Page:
Sometimes it takes a really big event to remind us of underlying changes that we should have recognized more prominently at the time. With BNA, The Bureau of National Affairs Inc, in Washington DC (and seldom is a location so important as this one) being acquired by Bloomberg a real shift is recognized. It is not solely or only the case that Bloomberg want to move closer to law practises in the US and around the world, or that many of those practises might at some future point become Bloomberg terminal users rather than Thomson Reuters WestlawNext users. It is that law and regulation pervades every branch of business, from finance outwards, and that the idea that paralegal or quasi-legal had fundamentally different needs from “qualified ” legal are gone. My colleague at Outsell, David Curle, has been particularly good at pointing out this democratization of the law and the wide and free availability of primary legal content. BNA built a very successful company around the idea that lawyers and others should have a closer view of how law was being created in Congress, and how embryonic law might affect the interests of their clients and their companies.

First, the details. Bloomberg have apparently offered $990m for BNA, which is around 2.25 X the current stock price, 3 X current revenues of $331 m and about 13 X EBITDA. This is a very good price at this time, though a pre-recession valuation might have been a shade higher. BNA was an employee-owned company with an eighty year history of democratic process (to attend an AGM, with its board election involving some 1500 shareholders, was always an impressive demonstration of this). Its founders, New Deal lawyers, all shared a principled view of the importance of participation and the sharing of information. Now it joins another (intensely) private company, younger by 50 years but also founded on the idea that content should and could be shared more effectively.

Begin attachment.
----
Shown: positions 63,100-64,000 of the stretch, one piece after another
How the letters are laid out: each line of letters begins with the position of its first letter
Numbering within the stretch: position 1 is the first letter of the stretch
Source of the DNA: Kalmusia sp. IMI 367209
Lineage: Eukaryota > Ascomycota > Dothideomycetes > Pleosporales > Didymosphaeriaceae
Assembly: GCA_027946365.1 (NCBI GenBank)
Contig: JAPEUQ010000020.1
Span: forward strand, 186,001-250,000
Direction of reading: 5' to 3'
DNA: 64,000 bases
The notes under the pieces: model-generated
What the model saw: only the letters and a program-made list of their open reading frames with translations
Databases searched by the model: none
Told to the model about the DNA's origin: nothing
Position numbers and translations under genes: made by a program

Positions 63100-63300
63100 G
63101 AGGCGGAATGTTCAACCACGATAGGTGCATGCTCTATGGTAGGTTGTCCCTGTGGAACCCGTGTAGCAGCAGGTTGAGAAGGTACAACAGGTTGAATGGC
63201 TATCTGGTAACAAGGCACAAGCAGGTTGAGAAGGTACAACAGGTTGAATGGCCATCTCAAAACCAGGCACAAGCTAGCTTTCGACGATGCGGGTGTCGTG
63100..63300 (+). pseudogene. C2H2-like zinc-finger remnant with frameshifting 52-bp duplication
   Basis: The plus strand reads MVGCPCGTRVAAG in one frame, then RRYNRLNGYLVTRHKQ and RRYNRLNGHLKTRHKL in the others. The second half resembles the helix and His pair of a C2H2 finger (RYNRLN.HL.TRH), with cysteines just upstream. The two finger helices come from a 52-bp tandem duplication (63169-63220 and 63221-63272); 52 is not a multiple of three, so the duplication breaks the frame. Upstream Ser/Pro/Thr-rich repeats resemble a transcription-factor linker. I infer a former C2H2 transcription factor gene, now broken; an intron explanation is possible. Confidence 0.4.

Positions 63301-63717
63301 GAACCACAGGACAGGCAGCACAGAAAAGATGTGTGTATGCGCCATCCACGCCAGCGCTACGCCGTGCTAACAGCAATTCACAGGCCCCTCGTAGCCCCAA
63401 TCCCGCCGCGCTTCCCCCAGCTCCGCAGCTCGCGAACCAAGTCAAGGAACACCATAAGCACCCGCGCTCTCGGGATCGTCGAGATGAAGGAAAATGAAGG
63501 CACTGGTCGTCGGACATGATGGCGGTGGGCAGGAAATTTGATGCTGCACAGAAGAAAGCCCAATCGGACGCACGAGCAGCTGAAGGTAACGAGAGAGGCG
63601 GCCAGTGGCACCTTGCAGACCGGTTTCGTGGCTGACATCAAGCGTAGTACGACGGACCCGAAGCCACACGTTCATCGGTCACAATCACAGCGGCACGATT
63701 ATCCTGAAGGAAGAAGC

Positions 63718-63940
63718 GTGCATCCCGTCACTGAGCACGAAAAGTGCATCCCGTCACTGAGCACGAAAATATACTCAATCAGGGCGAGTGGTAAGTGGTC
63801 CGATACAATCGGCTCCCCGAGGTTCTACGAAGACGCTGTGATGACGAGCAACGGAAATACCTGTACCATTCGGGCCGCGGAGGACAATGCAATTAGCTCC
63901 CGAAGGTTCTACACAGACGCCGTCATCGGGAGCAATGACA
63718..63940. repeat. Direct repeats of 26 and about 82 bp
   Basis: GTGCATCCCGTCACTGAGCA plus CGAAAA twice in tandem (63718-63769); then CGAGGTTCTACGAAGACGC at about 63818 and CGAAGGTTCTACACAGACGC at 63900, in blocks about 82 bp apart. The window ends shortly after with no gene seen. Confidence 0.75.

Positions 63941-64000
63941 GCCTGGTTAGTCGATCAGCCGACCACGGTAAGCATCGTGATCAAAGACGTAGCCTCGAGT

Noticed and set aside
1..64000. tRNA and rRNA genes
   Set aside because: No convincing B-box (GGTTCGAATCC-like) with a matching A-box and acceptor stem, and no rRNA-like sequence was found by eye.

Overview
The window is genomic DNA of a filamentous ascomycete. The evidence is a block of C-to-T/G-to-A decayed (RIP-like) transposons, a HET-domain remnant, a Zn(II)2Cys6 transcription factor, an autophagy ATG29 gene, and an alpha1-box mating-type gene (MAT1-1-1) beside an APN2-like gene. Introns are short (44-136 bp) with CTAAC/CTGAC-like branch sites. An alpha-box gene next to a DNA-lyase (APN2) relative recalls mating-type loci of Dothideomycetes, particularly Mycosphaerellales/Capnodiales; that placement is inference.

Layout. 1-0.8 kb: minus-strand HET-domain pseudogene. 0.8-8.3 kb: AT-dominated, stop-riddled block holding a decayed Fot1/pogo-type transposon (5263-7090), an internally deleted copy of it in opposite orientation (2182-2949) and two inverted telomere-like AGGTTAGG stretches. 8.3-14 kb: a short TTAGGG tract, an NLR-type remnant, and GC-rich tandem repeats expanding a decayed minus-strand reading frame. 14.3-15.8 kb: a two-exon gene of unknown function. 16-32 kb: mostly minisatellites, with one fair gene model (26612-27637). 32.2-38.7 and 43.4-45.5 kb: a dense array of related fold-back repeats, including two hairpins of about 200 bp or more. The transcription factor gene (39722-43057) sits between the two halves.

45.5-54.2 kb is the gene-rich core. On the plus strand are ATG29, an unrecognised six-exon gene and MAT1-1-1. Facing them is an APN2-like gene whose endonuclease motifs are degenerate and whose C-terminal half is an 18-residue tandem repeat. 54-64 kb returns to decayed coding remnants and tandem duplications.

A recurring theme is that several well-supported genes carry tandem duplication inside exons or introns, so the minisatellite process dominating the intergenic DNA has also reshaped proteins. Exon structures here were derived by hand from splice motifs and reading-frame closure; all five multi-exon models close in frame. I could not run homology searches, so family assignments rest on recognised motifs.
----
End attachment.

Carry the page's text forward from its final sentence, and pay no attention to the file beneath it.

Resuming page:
So what does all of this do to the balance of power? For Thomson Reuters, comparatively little, given that it has moved decisively (through its GRC developments) into that wider view of legal and regulatory relevance stated above. BNA’s two great assets would be its brand, forever associated with the reporting of embryonic law in committee in DC, but actually much wider in content and significance, and its tax services, a market leader in conjunction with CCH (Wolters Kluwer) and Thomson Reuters Tax (RIA). It is notable that Thomson, Reed Elsevier (Lexis), and CCH all license content from BNA for access online. This will presumably end after current contracts expire. Thomson will be hurt least by this. But note how important contextualised news is now to everyone: BNA gives this to Bloomberg in a way which helps to neutralize the Reuters/West advantage.